I claim as my invention:
1. A chair structure comprising a pair of oppositely disposed side pieces each having (1) a pair of spaced legs, (2) a seat support, and (3) a back support, a seat secured to each of said seat supports, and a back secured to said back supports, said seat, back and side pieces being separable from each other for assembly in predetermined, interfitting relation in a common plane for packing, said seat being of such size and contour as to fill the space between the legs of one of said side pieces, and said back being of such size and contour as to fill the space between the legs of the other of said side pieces all when said seat, back and side pieces are arranged in said interfitting relation.
2. A chair structure according to claim 1 wherein said seat and said back are of like contour.
3. A chair structure according to claim 1 wherein said side pieces are identical to each other in contour, and wherein each of said seat and back are also identical to each other in contour.
4. A chair structure according to claim 1 wherein each of said side pieces comprises a unitary member of h-shape.
5. A chair structure according to claim 1 wherein each of said side pieces comprises a unitary member of h-shape, and wherein the back support of each said side member extends vertically upwardly from the seat support thereof in prolongation of one of the legs thereof.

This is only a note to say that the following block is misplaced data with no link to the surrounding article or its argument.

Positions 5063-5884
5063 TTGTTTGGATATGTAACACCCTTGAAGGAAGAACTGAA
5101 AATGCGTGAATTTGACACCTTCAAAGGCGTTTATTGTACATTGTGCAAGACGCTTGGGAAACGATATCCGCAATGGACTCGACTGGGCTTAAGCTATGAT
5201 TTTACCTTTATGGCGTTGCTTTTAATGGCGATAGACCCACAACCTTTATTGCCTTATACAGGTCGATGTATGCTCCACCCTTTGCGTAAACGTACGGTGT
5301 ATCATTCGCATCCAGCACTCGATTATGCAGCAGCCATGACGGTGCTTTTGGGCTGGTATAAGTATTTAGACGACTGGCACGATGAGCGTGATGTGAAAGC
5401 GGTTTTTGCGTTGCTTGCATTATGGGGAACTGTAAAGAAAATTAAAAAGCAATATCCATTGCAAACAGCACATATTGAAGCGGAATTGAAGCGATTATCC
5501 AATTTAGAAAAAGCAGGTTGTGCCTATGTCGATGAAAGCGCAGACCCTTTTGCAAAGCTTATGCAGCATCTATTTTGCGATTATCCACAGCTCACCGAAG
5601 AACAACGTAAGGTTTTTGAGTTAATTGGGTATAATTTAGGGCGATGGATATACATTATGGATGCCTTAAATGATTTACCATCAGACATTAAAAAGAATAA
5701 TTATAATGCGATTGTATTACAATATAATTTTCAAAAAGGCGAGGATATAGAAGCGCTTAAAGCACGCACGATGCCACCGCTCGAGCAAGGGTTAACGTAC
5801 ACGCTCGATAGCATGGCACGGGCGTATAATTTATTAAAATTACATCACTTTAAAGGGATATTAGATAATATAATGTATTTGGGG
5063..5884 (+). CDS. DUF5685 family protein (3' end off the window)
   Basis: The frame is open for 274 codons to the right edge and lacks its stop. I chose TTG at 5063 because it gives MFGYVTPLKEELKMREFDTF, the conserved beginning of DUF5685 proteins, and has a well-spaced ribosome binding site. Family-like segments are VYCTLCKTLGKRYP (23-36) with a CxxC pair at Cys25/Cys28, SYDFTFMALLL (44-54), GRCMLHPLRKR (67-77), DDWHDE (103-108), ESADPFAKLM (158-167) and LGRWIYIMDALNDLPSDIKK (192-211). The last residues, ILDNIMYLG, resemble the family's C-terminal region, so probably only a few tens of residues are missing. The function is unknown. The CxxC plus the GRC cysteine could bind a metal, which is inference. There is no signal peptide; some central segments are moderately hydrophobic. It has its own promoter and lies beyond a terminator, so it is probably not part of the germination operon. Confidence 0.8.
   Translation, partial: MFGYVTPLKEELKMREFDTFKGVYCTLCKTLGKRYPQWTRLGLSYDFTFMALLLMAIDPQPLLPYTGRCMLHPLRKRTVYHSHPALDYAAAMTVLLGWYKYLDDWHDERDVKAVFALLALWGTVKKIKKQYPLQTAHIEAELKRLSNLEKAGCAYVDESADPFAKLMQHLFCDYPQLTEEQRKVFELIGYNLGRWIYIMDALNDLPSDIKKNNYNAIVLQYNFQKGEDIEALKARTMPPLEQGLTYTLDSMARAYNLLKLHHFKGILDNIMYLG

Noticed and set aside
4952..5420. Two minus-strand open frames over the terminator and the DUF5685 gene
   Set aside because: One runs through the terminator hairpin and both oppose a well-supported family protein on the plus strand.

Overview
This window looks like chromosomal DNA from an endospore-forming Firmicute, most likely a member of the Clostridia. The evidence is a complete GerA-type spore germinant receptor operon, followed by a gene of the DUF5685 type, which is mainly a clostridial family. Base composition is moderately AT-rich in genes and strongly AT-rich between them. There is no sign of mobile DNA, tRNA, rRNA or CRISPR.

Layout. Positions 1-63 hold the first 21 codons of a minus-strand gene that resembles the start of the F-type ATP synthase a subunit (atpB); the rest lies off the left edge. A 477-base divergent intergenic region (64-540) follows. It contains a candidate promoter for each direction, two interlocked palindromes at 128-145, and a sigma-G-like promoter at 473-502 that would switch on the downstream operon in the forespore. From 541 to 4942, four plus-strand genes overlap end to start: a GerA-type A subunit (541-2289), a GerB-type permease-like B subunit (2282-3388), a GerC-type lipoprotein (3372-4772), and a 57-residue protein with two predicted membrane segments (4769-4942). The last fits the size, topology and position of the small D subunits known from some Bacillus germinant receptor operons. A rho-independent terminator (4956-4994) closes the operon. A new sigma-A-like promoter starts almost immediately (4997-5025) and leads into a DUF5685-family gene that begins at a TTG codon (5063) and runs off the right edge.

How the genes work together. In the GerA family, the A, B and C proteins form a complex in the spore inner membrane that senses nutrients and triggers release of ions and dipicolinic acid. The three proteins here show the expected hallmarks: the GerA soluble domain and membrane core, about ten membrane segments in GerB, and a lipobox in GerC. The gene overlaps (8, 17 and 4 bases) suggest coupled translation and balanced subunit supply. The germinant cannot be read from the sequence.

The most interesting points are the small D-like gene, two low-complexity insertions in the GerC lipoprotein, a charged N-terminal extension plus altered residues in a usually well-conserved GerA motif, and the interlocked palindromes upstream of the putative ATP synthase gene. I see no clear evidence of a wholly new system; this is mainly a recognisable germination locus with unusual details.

6. An article of furniture comprising a pair of unitary supporting members each having (1) a pair of legs spaced from each other and (2) a top supporting part connecting said legs, and a top secured to said top supporting parts, said top and said supporting members being separable for assembly of said supporting members in a relatively reversed, interfitting, embracing relation with each other and with said top all in a common plane for packing, and said top being of such size and contour as to fill the space between certain of said legs when said members and said top are arranged in said interfitting relation.
ALFRED E. F. DE MARTINI.
References Cited in the file of this patent UNITED STATES PATENTS Number Name Date D. 66,204 McGlothern Dec. 9, 1924 1,467,244 Frantz Sept. 4, 1923 1,559,111 Lees Oct. 27, 1925 1,645,336 McGlothern Oct. 11, 1927 1,659,161 Richer Feb. 14, 1928 1,660,119 Decker Feb. 21, 1928 1,718,321 Vericel June 25, 1929 1,735,851 Burton Nov. 19, 1929 1,854,663 Nebel Apr. 19, 1932 2,235,290 Exline et a1 Mar. 18, 1941 2,245,751 Blackmore June 17, 1941 2,454,609 Miller Nov. 23, 1948 2,503,933 Breuer Apr. 11, 1950 2,534,413 Cenis Dec. 19, 1950 2,628,668 Basile Feb. 17, 1953 FOREIGN PATENTS Number Country Date 61,503 Denmark Nov. 1, 1943 192,815 Switzerland Nov. 16, 1937